Generation of whole germ-line clones with the peaC89 allele is not feasible for studying the effects of pea LOF on NCCD because whole germ-line clones (no histone RFP; n = 23) arrest during stages 2-3 of oogenesis (compare Fig. 5A-A′ with Fig. 5B-B′). Closer examination of the whole germ-line clone within the dashed box (Fig. 5C-C′) shows that the NC nuclei are polytenic with an intact nucleolus. In contrast, egg chambers mosaic for pea function in the germ line develop further in oogenesis, with a very high penetrance (n = 49/52; 94.2%) of NCCD failure and occasional growth defects from stage 6-10 of oogenesis, in contrast to wild-type egg chambers (n = 3/207; 1.5%). In addition, later-stage mosaic germ-line clones display various novel NC chromatin phenotypes (granular and/or prominent interchromatin spaces), distinct from the transiently-condensed 5-blob phenotype which suggests that pea function is required after NCCD to facilitate proper arrangement of the nuclei into chromosomal territories (Fig. S3). We also used RNAi knockdown of pea expression in the germ line to determine whether RNAi knockdown caused defects in NC morphologies similar to the genetic null. We drove down pea expression by combining the matub-GAL4 driver [37] with the UASp-peaRNAi VALIUM20 line, (in which the αTub67C promoter expresses GAL4 maternally after the formation of the 16-cell cyst, but is low or absent in earlier regions of the germarium (Fig. S4). Knockdown of pea function with the matub-GAL4 drivers frequently arrested egg chambers at stages 4–5 (Fig. 4D-D″), as shown by the lack of globular nucleolus dispersal. Occasionally, UASp-peaRNAi egg chambers progressed into later stages (Fig. 4E-E″) and failed to disperse their NC chromatin with incompletely-reticulated nucleoli, supporting our conclusion that Pea expression is required before and after egg-chamber formation for NCCD to occur.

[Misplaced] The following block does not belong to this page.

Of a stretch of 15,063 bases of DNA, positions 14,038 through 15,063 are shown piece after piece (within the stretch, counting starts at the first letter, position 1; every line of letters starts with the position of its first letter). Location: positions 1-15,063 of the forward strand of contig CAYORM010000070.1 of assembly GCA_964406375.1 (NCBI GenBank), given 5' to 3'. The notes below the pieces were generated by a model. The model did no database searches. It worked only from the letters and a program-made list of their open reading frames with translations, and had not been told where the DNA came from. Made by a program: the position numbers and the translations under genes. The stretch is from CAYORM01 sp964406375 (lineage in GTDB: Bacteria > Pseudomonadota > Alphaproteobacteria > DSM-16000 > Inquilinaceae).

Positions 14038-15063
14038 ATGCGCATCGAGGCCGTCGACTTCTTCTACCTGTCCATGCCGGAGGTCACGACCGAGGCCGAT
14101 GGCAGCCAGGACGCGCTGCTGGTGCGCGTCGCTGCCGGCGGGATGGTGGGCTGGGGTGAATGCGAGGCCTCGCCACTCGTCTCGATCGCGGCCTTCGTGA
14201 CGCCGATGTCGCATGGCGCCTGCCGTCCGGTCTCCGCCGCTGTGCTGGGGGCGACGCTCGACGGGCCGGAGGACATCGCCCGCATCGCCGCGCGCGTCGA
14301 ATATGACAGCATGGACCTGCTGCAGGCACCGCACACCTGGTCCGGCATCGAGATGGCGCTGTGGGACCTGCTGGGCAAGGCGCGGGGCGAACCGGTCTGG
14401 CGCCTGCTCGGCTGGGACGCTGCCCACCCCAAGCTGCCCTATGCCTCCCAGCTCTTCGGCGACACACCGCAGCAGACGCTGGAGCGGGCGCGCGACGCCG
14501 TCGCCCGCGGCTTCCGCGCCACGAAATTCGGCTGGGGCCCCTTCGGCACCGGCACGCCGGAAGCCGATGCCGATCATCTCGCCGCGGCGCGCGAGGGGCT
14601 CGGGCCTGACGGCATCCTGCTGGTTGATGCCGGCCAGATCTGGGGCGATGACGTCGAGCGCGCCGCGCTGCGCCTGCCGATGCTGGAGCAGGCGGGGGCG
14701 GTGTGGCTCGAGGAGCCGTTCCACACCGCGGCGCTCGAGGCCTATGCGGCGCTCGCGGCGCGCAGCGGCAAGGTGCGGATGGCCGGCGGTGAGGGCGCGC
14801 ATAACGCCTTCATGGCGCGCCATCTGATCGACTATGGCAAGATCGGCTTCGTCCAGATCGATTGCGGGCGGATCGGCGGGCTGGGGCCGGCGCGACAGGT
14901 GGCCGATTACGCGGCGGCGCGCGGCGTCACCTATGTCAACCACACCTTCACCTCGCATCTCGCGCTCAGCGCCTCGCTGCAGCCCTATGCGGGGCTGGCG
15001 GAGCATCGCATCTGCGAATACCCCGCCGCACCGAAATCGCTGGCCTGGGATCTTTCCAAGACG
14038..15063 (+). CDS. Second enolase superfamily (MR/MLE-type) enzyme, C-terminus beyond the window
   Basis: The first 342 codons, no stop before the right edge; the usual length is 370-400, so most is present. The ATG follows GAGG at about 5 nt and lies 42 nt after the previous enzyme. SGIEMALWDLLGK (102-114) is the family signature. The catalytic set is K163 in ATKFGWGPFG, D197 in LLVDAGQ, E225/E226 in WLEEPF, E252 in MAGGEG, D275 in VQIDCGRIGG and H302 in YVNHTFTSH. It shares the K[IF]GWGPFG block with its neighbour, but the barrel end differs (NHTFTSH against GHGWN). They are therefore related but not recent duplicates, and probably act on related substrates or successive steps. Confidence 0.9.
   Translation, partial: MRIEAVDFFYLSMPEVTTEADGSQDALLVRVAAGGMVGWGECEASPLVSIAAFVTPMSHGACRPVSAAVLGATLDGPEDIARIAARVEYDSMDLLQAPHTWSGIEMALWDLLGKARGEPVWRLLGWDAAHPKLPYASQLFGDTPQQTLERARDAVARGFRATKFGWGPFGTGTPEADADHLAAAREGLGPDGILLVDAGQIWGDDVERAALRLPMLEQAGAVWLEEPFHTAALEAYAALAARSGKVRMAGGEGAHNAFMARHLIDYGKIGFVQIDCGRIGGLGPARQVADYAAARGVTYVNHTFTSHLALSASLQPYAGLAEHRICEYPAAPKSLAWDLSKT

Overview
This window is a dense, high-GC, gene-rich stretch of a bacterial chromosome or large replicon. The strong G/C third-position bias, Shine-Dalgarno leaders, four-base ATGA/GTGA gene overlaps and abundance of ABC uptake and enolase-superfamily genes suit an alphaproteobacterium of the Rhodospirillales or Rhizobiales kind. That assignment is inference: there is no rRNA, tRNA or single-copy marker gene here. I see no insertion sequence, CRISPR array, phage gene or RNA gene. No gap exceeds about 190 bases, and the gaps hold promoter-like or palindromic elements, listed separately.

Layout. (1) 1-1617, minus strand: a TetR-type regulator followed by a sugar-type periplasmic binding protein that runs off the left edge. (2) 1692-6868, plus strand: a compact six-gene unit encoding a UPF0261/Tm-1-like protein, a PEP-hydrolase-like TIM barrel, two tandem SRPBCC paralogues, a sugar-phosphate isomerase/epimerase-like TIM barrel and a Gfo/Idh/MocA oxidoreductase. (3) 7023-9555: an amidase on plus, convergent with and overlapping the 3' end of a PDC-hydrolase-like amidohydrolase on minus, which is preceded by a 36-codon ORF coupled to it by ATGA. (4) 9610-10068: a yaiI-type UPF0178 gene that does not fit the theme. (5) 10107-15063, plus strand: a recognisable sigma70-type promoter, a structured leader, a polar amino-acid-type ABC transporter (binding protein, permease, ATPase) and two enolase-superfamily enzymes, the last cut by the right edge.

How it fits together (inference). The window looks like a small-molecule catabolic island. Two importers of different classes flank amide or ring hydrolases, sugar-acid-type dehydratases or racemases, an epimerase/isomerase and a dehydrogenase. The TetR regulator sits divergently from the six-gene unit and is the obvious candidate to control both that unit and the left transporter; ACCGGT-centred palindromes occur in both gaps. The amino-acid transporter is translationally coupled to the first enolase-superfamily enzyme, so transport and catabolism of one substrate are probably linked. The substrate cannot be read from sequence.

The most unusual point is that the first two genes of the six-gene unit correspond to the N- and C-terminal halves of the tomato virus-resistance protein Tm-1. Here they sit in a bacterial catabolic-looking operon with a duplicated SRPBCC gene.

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Figure 5. Whole peac89 germ-line clones arrest at early stages of Drosophila oogenesis.

(A-A″) In wild-type ovarioles, NC nuclei (DAPI; blue) and the nucleolus (Prp38; green) both undergo a transformation from a polytenic chromatin state (compact nucleolus) into a transient condensed phase (partial dispersal of the nucleolus), before a final dispersed state of both NC chromatin and nucleoli. (B-B″) peac89 mutant germ-line clones (detected by loss of the histone-RFP marker) invariably arrest at approximately stage 2 of oogenesis, as seen by a severely compact nucleolus (Fibrillarin; green). (C-C″) Closeup of the arrested egg chamber reveals a nucleolus (Fibrillarin; green) surrounded by visible polytenic NC nuclei (DAPI; blue). (D-D″) Knockdown of Pea expression outside of the germarium causes frequent arrest during stages 4-5. (E-E″) Stage-8 pea-RNAi egg-chamber with NCCD failure.

https://doi.org/10.1371/journal.pone.0079048.g005

Since other putative homologs of pea have been implicated in spliceosomal processes, we stained peaC89 mosaic germ-line clones with an antibody against Prp38 to visualize the levels and localization of the spliceosome within the same egg chamber. Prp38 is an essential spliceosomal protein that is dispensable for spliceosomal assembly but required for catalytic activation of the assembled spliceosome by release of the U4 snRNP [38], [39]. Characterization of Drosophila Prp38 indicates a largely conserved function in which Prp38 associates in complex with several components of the U5 snRNP (such as Prp8), the Prp19 complex, and several other splicing factors such as Hrb87F, Hrb98DE, and MFAP1, congruent with its role in activation of the spliceosome [38]. Prp38 expression in a wild-type ovariole is nuclear (Fig. S5A-A″), and transient enhancement of Prp38 staining is occasionally detected between chromosome arms of polytenic and 5-blob NC nuclei (Fig. S5A′; inlay). In order to detect any putative changes in Prp38 expression/localization in NC nuclei with loss of pea function, we compared Prp38 staining in hRFP-positive nurse cells (as an internal control) with Prp38 staining of pea-null NC nuclei (hRFP-negative). Coincident with NCCD failure, Prp38 localization in peaC89 mosaic germ-line clones is altered, such that the Prp38 signal accumulates largely in between the NC chromatin, although it is also detected on a portion of the chromosomal arms (compare arrow to arrowhead; Fig. 6A-A″). In later-stage egg chambers, Prp38 expression in wild-type NC nuclei remains homogenous while pea-null nurse cells retain the 5-blob configuration and altered localization (Fig. 6B-B″). Some irregularities in the shape and morphology of hRFP-positive nurse cells were detected in later-stage mosaic germ-line clones (Fig. 6B and Fig. S2); while we cannot rule out the possibility of pea-null NC nuclei affecting the morphology of heterozygous siblings through lack of putative cytoplasmic factors (or other factors such as cellular stress), the persistence of Prp38 altered localization in Fig. 6 demonstrates that spliceosome dynamics are impaired in peaC89 mosaic germ-line clones, which promotes 5-blob dispersal failure.